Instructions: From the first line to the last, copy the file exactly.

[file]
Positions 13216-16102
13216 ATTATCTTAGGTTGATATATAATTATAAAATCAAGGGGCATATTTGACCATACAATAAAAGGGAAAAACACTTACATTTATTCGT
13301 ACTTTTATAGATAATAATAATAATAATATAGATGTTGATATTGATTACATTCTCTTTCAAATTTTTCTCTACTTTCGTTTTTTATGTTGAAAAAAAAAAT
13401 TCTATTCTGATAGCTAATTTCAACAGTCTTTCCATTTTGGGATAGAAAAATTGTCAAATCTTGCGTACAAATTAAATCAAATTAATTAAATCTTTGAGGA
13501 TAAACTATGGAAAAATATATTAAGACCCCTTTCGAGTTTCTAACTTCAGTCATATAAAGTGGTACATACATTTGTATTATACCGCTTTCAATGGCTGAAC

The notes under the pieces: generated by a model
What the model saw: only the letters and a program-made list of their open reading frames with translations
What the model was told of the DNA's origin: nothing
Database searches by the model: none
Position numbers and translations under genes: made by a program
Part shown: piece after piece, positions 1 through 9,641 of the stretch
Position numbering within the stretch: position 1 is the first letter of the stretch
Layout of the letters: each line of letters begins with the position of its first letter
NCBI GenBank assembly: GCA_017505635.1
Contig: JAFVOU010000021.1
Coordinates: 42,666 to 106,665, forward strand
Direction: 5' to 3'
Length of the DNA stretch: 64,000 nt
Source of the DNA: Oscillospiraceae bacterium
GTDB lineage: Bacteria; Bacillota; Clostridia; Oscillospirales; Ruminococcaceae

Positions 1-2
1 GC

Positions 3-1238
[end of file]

Positions 13216-16102
13216 ATTATCTTAGGTTGATATATAATTATAAAATCAAGGGGCATATTTGACCATACAATAAAAGGGAAAAACACTTACATTTATTCGT
13301 ACTTTTATAGATAATAATAATAATAATATAGATGTTGATATTGATTACATTCTCTTTCAAATTTTTCTCTACTTTCGTTTTTTATGTTGAAAAAAAAAAT
13401 TCTATTCTGATAGCTAATTTCAACAGTCTTTCCATTTTGGGATAGAAAAATTGTCAAATCTTGCGTACAAATTAAATCAAATTAATTAAATCTTTGAGGA
13501 TAAACTATGGAAAAATATATTAAGACCCCTTTCGAGTTTCTAACTTCAGTCATATAAAGTGGTACATACATTTGTATTATACCGCTTTCAATGGCTGAAC

The notes under the pieces: generated by a model
What the model saw: only the letters and a program-made list of their open reading frames with translations
What the model was told of the DNA's origin: nothing
Database searches by the model: none
Position numbers and translations under genes: made by a program
Part shown: piece after piece, positions 1 through 9,641 of the stretch
Position numbering within the stretch: position 1 is the first letter of the stretch
Layout of the letters: each line of letters begins with the position of its first letter
NCBI GenBank assembly: GCA_017505635.1
Contig: JAFVOU010000021.1
Coordinates: 42,666 to 106,665, forward strand
Direction: 5' to 3'
Length of the DNA stretch: 64,000 nt
Source of the DNA: Oscillospiraceae bacterium
GTDB lineage: Bacteria; Bacillota; Clostridia; Oscillospirales; Ruminococcaceae

Positions 1-2
1 GC

Positions 3-1238